• Criteria and definitions–Order of accuracy
  • Traditional exact solutions
  • Method of manufactured solutions

Lecture 4: Solution Verification

  • Round-off error
  • Iterative convergence
  • Iterative error estimation
  • Discretization error estimation
  • Reliability of discretization error estimators
  • Discretization error and uncertainty estimation
  • Solution adaptation procedures

Day 2

Lecture 5: Validation Experiments

  • Validation fundamentals
  • Validation experiment hierarchy
  • Validation experiments vs. traditional experiments
  • Six characteristics of validation experiments
  • Detailed example of a wind tunnel validation experiment

Lecture 6: Model Accuracy Assessment

  • What are validation metrics?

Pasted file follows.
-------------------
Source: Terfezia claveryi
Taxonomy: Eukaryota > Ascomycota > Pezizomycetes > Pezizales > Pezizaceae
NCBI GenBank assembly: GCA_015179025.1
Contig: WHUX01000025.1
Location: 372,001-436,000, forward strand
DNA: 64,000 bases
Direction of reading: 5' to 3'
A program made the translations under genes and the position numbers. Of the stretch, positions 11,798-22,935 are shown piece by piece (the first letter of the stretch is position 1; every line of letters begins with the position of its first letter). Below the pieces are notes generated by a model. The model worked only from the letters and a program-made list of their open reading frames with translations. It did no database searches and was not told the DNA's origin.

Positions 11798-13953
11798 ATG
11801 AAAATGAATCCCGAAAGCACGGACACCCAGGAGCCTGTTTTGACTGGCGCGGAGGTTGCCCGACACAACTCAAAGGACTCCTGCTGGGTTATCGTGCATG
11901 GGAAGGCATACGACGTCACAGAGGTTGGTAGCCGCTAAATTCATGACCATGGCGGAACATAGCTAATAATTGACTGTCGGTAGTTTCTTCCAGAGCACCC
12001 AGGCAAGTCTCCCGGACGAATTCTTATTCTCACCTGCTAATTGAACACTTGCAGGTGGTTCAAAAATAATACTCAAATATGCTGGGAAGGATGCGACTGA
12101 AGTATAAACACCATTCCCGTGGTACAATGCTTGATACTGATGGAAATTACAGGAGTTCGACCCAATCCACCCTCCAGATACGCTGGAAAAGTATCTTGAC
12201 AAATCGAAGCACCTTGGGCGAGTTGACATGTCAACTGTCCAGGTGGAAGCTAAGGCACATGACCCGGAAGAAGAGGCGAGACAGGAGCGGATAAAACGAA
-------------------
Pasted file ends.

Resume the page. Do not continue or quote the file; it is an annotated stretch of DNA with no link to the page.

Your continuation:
• Various approaches to validation metrics
  • Recommended characteristics for validation metrics
  • Identification of model discrepancy
  • Cumulative distribution function approach

Lecture 7: Predictive Capability of Modeling and Simulation

  • Identify all sources of uncertainty
  • Characterize each source of uncertainty
  • Estimate solution error in system responses of interest
  • Estimate total uncertainty in system responses of interest
  • Procedures for updating model parameters
  • Types of sensitivity analysis

Lecture 8: Final Topics

  • Planning and prioritization in modeling and simulation
  • Maturity assessment of modeling and simulation
  • Practical difficulties in implementing VVUQ technologies


PSE Competencies addressed by this training